Another Raymond textiles operation took center stage at the start of the 21st century, as the company moved to boost its production of denim, and especially high-quality ring denim. Part of this expansion was directed to the launch of the Parx brand in 1999, which featured denim clothing in its collection. The bulk of the group's denim production, however, was meant to fuel the booming global demand for the fabric. Into the mid-2000s, the company launched a strong expansion effort, boosting its denim production capacity to 16 million tons annually.

The ending of export quotas by the World Trade Organization at the beginning of 2005 encouraged Raymond to boost its denim production still further. The company launched a new investment effort, driving up production past 30 million tons by the end of that year. Further investments were expected to boost the group's total denim production capacity to more than 40 million tons by early 2006. Already, the company had begun to position itself for further growth in its international sales, buying out Regency Textile Portuguesa Limitada in 2003. That acquisition gave the company production facilities both in Portugal and in Spain, forming the launch pad for the group's expansion into the European market.

While textile production remained a centerpiece of Raymond's operations, the company's focus fell especially on its determination to transform itself into a leading producer of brand name clothing. As part of this effort, the company launched a new luxury brand, Manzoni. The company supported this launch with the opening of an exclusive Manzoni retail showroom in New Delhi in 2005. Raymond also opened its first Park Avenue shops that year.

In the meantime, the company had continued to develop its brand family, notably with the acquisition of ColorPlus in 2003. That purchase gave the company control of one of India's leading casualwear brands to supplement the Parx brand, which had been struggling to gain a significant share of the Indian market. More successful for the group was its launch of the Be retail designer clothing collection in 2002. By 2005, the company had opened 16 Be stores and had attracted a number of India's prominent designers. Raymond had become one of the most prominent names in the Indian and global textile industries.

Principal Subsidiaries

Celebrations Apparel Limited; ColorPlus Fashions Limited (75%); Everblue Apparel Limited; Hindustan Files Limited; J.K. (England) Limited; J.K. Ansell Limited (50%); J.K. Helene Curtis Limited; Jaykayorg AG (Switzerland); P.T. Jaykay Files (Indonesia; 39.20%); Pashmina Holdings Limited; Plugin Sales Limited (60%); Raymond Apparel Limited; Regency Texteis Portuguesa, Limitada Portugal; Silver Spark Apparel Limited; Textiles Regency, Sociedad Limitada (Spain).

Principal Competitors

National Textile Corporation Ltd.; Rai Saheb Rekhchand Mohta Spg and Wvg Ltd.; Elgin Mills Ltd.; Ayyappan Textiles Ltd.; Super Polyfabriks Ltd.; APR Ltd.; Grasim Industries Ltd.; Howrah Mills Company Ltd.; Swan Mills Ltd.; Sree Valliappa Textiles Ltd.; Century Textiles and Industries Ltd.; Bombay Silk Mills Ltd.; Arvind Mills Ltd.; Maniyar Plast Ltd.; Birla Corporation Ltd.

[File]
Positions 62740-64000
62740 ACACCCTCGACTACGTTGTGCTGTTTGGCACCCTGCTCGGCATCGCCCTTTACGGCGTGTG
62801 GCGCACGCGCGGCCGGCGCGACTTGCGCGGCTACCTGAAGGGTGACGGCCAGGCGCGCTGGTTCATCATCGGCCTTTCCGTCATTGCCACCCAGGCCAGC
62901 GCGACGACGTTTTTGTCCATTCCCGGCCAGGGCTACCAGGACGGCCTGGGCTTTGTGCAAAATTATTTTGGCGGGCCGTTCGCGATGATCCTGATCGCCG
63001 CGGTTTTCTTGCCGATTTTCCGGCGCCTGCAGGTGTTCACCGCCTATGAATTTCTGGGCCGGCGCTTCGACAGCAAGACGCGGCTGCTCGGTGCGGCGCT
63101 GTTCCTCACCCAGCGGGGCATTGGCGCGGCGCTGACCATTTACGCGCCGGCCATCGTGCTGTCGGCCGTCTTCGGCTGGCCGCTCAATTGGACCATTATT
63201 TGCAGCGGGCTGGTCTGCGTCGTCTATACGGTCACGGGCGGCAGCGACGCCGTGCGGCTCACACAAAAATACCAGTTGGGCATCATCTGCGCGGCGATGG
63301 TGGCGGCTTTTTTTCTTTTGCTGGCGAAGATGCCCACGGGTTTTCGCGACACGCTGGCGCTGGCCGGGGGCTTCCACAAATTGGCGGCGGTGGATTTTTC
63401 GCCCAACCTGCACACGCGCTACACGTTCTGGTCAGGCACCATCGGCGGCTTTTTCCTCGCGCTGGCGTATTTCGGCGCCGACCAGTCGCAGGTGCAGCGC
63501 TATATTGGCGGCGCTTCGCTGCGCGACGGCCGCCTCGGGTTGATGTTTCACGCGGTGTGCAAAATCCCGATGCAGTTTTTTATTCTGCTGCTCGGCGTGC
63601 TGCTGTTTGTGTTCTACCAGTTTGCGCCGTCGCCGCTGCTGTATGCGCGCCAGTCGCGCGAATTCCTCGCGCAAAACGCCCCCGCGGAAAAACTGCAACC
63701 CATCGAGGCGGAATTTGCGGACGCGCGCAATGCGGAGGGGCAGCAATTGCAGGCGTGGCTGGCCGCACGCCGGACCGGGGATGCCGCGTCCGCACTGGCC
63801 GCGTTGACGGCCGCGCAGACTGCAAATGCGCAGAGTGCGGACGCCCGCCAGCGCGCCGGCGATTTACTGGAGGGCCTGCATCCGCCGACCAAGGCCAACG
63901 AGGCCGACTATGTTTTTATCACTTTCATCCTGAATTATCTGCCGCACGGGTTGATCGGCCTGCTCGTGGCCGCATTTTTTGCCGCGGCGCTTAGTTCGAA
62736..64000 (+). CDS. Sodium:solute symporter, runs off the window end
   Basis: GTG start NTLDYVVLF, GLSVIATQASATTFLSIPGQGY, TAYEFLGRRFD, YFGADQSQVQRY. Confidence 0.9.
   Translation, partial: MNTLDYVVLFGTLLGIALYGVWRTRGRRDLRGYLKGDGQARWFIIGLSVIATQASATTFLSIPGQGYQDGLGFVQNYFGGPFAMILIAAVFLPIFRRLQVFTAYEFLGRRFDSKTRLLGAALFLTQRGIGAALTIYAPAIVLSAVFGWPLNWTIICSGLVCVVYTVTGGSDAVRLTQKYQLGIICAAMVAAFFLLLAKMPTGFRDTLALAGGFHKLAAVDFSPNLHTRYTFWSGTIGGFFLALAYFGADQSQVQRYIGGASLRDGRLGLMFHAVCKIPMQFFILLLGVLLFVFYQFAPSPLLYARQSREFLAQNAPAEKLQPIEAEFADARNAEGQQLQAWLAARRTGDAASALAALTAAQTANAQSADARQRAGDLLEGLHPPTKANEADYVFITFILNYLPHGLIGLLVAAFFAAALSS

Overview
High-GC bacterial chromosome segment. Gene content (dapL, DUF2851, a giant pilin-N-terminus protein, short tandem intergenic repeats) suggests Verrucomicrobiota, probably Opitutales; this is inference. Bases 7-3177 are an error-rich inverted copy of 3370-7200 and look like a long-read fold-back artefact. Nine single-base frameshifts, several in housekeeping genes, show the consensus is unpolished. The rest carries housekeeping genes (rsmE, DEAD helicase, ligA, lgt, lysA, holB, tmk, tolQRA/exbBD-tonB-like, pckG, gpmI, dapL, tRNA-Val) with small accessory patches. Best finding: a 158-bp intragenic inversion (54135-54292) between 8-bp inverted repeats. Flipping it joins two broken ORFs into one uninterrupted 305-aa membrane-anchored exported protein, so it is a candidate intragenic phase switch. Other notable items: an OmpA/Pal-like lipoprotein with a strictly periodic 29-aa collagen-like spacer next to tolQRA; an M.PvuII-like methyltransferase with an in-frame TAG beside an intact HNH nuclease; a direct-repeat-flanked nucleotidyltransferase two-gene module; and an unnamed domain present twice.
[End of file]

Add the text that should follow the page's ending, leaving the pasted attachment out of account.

Chronology

  • Key Dates
  • 1925 Raymond Woollen Mill, a producer of woolen blankets, is incorporated to take over a wool mill in Thane, Maharashtra, India.
  • 1944 J.K. Singhania Company and the Singhania family acquire Raymond and it begins expanding production into higher-grade wools and textiles.
  • 1958 Raymond opens its first retail store, King's Corner (later Raymond Shops) in Bombay; a new wool blend, Terool, is introduced.
  • 1968 The company introduces a new lightweight wool, Trovine.
  • 1969 A clothing subsidiary, Raymond Apparel, is established.
  • 1980 Vijayapat Singhania becomes head of the company and begins industrial diversification.
  • 1985 The company launches the Park Avenue clothing brand.
  • 1990 The first foreign Raymond shop opens in Oman.
  • 1991 The company launches production of condoms through a subsidiary.
  • 1995 Steel production begins.
  • 1996 Condom production is merged into a joint venture with Ansell International.
  • 1999 The company launches the Parx casualwear brand.
  • 2000 Gautam Hari Singhania becomes head of the company and leads a restructuring to focus on textile and clothing sales.
  • 2002 Raymond sells its steel operations as part of the divestment of much of the company's noncore businesses; the Be ready-to-wear designer retail format is launched.
  • 2003 The ColorPlus casual brand is acquired.
  • 2005 The company opens its first Manzoni and Park Avenue retail stores; production of denim is expanded to 30 million tons.
  • 2006 Denim production is expected to top 40 million tons.
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over 6 years ago

thanks very much for the information but then is the company still thinkin g of improving the fabric? if so then it should be towards something more sensational than what is on the market.